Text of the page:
Kal Kallaugher notes the increasingly authoritarian nature of our perverse executive branch as it veers further from its Constitutional moorings and closer to the extremist views of its worst supporters.
The Prez seems to be slipping his moorings in all sorts of ways, mostly in that, between his tweets and the formal statements coming from the White House, he appears to be less and less, how shall I say this, reflective of things in the real world.
For instance, Sarah Sanders proclaims that there’s no point in releasing his taxes because Congress is too stupid to understand them anyway, which, even if true, ignores the clear, obvious, well-known fact that Senators and Reps maintain staffs of experts that certainly do include people who can analyze tax returns.
She has to know this, and so is playing on her belief not that congressmen are stupid, but that voters are.
Which, y’know, so far, so good, if you ignore the midterms.
Meanwhile, Himself posts an inflammatory, out-of-context video urging his followers to hate Rep. Ilhan Omar in particular and Muslims in general, which fits both with his declared Islamophobic beliefs and his refusal to distance himself from white supremacists.
And he then doubles down with an arrogant declaration about a different group of not-white people, which raises the question — aside from of what to do when the concentration camps at the border are full — of when the President of the United States began referring to himself with the royal “We” and “hereby demanding” anything.
“L’etat, c’est moi” is something that only a king can say, and that only a particularly arrogant king would say, and, while our founders instituted a system of checks and balances to avoid such attitudes, it doesn’t work when those entrusted with it refuse to step up.
Our royalist cartoonists, however, have posted cartoons commenting on how the leaders of the sanctuary cities are responding with horror over the idea, despite the plain, easily researchable fact that none of them have.
In fact, Oakland’s mayor said she’d welcome them, though she feels it is “an outrageous abuse of power,” and mayors of Chicago, Philadelphia, New York, Portland and others have echoed her response.
Which is to say, proclaiming that these cities would not accept these migrants is not an opinion, and is not simply wrong, but is a lie, and not simply a lie, but, under the circumstances, a damned unpatriotic lie that undercuts the process by which we keep government honest and responsive.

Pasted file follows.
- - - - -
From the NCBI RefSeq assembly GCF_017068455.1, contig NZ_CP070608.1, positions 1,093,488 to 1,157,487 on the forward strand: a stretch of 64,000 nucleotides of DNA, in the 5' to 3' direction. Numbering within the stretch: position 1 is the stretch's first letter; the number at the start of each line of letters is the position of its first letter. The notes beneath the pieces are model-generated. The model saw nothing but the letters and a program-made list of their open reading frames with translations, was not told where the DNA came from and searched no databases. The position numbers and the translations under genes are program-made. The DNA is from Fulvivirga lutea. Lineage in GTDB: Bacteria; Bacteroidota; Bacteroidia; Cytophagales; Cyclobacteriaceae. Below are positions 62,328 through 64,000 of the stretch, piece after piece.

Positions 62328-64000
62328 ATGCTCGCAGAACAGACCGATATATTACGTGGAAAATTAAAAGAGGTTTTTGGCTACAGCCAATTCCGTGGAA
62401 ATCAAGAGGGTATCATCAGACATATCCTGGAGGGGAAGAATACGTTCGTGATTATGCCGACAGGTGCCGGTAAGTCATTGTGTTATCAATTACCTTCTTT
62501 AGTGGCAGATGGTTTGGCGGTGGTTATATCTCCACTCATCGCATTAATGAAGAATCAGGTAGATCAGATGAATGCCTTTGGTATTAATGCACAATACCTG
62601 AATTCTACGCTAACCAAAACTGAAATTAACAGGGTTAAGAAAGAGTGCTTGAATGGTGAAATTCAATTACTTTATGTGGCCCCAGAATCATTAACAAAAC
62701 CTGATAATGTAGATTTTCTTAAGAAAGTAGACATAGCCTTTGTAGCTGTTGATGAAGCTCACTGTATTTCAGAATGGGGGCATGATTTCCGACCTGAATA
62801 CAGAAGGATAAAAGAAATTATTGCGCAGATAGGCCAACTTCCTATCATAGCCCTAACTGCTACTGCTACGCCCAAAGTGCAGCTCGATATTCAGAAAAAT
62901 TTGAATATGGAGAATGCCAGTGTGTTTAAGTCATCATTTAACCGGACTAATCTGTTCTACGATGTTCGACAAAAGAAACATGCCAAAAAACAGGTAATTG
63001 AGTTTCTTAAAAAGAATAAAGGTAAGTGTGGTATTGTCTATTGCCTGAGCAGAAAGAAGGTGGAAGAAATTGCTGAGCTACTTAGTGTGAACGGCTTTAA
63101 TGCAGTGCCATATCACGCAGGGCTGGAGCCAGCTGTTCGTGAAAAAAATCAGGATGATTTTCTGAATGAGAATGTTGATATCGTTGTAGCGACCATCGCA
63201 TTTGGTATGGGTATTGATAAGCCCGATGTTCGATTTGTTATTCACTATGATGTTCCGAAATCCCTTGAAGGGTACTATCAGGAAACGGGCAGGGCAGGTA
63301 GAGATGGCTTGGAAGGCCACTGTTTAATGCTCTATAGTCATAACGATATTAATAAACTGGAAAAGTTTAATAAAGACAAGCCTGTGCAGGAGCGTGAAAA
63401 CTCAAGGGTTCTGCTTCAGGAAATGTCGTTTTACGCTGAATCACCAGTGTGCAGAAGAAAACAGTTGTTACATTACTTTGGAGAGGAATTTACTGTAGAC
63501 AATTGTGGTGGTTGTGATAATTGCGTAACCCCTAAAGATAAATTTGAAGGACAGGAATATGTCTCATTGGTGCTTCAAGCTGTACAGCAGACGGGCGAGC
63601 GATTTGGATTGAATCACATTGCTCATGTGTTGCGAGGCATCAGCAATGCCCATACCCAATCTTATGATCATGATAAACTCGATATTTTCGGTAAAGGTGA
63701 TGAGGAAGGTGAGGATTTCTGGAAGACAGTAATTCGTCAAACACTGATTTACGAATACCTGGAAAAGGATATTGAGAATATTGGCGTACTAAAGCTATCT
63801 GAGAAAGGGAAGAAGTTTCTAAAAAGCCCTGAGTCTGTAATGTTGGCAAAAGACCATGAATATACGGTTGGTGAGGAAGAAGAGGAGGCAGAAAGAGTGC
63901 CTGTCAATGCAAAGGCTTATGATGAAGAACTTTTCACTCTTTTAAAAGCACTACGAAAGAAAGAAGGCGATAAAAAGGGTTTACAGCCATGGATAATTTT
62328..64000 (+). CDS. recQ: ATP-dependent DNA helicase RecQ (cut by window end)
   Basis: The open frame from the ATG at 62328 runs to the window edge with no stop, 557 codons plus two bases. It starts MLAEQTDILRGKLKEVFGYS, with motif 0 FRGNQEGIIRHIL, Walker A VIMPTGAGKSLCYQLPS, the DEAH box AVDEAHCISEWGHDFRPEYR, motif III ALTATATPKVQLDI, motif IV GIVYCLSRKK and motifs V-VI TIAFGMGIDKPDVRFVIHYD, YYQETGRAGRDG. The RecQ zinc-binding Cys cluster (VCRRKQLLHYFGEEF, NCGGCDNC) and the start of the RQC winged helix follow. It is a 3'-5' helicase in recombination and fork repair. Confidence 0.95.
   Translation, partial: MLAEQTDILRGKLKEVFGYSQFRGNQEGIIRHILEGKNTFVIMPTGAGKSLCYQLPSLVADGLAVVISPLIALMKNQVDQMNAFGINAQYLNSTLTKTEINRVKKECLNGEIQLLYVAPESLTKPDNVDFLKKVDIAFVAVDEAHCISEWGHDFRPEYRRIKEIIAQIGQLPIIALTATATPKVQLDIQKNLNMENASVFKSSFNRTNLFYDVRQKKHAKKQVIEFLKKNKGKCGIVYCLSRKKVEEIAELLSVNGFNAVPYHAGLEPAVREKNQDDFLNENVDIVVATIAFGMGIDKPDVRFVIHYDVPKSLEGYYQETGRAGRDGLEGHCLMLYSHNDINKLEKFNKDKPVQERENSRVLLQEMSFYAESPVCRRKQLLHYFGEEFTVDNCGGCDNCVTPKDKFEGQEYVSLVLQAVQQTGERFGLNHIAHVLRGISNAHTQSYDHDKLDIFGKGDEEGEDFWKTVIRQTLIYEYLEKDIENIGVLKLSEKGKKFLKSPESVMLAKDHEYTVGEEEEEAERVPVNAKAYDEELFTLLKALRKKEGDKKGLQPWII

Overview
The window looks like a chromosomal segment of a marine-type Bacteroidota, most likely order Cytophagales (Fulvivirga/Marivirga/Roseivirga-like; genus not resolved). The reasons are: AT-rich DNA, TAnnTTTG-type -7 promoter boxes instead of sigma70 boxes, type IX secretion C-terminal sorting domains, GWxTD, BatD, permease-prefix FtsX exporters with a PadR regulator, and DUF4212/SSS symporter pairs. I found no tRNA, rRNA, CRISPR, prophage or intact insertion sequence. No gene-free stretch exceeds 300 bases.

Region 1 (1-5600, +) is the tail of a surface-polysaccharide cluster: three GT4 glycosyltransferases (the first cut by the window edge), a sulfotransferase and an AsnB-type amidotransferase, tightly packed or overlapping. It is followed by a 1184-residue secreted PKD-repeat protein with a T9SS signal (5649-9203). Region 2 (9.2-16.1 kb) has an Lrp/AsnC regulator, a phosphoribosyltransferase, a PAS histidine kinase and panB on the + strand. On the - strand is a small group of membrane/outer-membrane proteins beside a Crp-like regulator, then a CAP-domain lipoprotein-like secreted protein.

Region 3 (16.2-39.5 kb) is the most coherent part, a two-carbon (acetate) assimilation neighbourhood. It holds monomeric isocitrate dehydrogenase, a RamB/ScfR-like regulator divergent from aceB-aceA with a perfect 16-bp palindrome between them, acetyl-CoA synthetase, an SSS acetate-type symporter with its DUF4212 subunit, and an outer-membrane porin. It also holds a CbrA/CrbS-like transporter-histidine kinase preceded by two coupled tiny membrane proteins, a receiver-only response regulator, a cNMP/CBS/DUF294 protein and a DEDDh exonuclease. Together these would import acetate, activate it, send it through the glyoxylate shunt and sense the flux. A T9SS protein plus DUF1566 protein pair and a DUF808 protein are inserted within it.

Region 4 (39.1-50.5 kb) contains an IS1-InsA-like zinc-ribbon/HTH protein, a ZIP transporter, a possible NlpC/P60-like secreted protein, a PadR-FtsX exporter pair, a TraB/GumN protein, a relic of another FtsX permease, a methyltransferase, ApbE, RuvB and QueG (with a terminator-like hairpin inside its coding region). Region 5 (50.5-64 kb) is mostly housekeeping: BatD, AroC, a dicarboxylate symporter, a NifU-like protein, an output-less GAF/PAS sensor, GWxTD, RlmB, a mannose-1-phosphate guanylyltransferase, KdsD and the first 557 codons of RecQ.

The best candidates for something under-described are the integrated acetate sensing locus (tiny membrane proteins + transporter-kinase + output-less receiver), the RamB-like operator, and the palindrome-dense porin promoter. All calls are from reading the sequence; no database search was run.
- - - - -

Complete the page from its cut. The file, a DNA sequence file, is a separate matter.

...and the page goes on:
Meanwhile — though Stuart Carlson sees it differently — Sarah Sanders explained that Dear Leader was only kidding all those times he praised Wikileaks and encouraged people to read its postings, and that he is telling the truth now when he says he is actually totally ignorant of what it is.
Given the prominence of Wikileaks in the 2016 elections, given the number of times it was mentioned in the debates, given the role it plays in the closely-watched Mueller probe, it makes you wonder if she’s preparing us for the defense attempted by Vincent “Chin” Gigante, head of the Genovese family, who shuffled around in a bathrobe and otherwise attempted to portray himself as insane.
Which (A) didn’t work as a legal defense for Chin, and (B) is a problematic position to take if Dear Leader is contemplating a second term.
Though I don’t suppose it would trouble his GOP allies in Congress any more than Gigante’s act bothered the members of his organization or impeded its operations.
Here’s the flaw in our system: The 25th Amendment assumes a legislative branch that is more loyal to the people than to the President.
Can’t we talk about something more pleasant?
Special praise for Zits today, which not only echoes my recent remarks about the futility of forcing reluctant students to contemplate their future, but manages to work in an Animal House reference as well as a suggestion of Notre Dame, given that ND is the only major college within commuting distance of Mishawaka.
Where my great-great-grandfather lived while building the first building on the ND campus, but that’s a story for another day.
Arcs to watch
It isn’t often that the first strip in a story arc makes it obvious that this is one to watch, but we’ve got three of them this Monday:
I’m going to assume that everyone in Wallace the Brave‘s merry band will return with ten fingers and ten toes, but that’s as far as faith will carry me. Well, and that Spud will be traumatized, but that’s a given.
I once rescued a hatchling snapper who was headed away from water rather than towards it and kept him for about two years. It was like having a little tiny dinosaur in the house to the extent that, when he stopped being tiny I released him back into the wild, because what had been amusing was becoming potentially a little dangerous.
And, no, there was no danger of his having become socialized to humans. He was the least sociable creature I have ever encountered. In fact, his lack of sociability was fascinating.
The other thing people believe about turtles is that they are slow.
Well, watch your fingers. And don’t expect a lot of small talk over dinner.
And if you’re looking for people with even less-refined social skills, join Monty for a ritual cleansing of the wallet.
And if you still haven’t hit the bottom rung of antisocial behavior …
Retail is about to be visited. I have no idea where Norm Feuti is going to take this or who is going to end up turned inside out, and cannot wait to find out.
Finally, in honor of our mad king …